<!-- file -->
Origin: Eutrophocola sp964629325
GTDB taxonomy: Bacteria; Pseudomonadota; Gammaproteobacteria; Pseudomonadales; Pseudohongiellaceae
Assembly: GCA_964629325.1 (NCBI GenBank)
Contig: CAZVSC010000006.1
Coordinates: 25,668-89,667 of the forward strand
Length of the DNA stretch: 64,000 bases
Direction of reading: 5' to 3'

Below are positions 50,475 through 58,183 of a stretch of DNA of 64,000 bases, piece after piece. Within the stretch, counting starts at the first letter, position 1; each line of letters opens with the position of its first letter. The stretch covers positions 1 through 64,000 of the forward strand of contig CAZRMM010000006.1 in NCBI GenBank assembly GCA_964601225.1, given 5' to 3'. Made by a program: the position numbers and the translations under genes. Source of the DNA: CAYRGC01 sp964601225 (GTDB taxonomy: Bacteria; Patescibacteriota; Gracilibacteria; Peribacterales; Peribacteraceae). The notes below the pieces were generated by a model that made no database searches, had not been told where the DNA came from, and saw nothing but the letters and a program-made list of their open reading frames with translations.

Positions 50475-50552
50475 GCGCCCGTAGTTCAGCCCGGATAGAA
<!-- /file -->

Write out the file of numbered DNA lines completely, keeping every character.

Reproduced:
Origin: Eutrophocola sp964629325
GTDB taxonomy: Bacteria; Pseudomonadota; Gammaproteobacteria; Pseudomonadales; Pseudohongiellaceae
Assembly: GCA_964629325.1 (NCBI GenBank)
Contig: CAZVSC010000006.1
Coordinates: 25,668-89,667 of the forward strand
Length of the DNA stretch: 64,000 bases
Direction of reading: 5' to 3'

Below are positions 50,475 through 58,183 of a stretch of DNA of 64,000 bases, piece after piece. Within the stretch, counting starts at the first letter, position 1; each line of letters opens with the position of its first letter. The stretch covers positions 1 through 64,000 of the forward strand of contig CAZRMM010000006.1 in NCBI GenBank assembly GCA_964601225.1, given 5' to 3'. Made by a program: the position numbers and the translations under genes. Source of the DNA: CAYRGC01 sp964601225 (GTDB taxonomy: Bacteria; Patescibacteriota; Gracilibacteria; Peribacterales; Peribacteraceae). The notes below the pieces were generated by a model that made no database searches, had not been told where the DNA came from, and saw nothing but the letters and a program-made list of their open reading frames with translations.

Positions 50475-50552
50475 GCGCCCGTAGTTCAGCCCGGATAGAA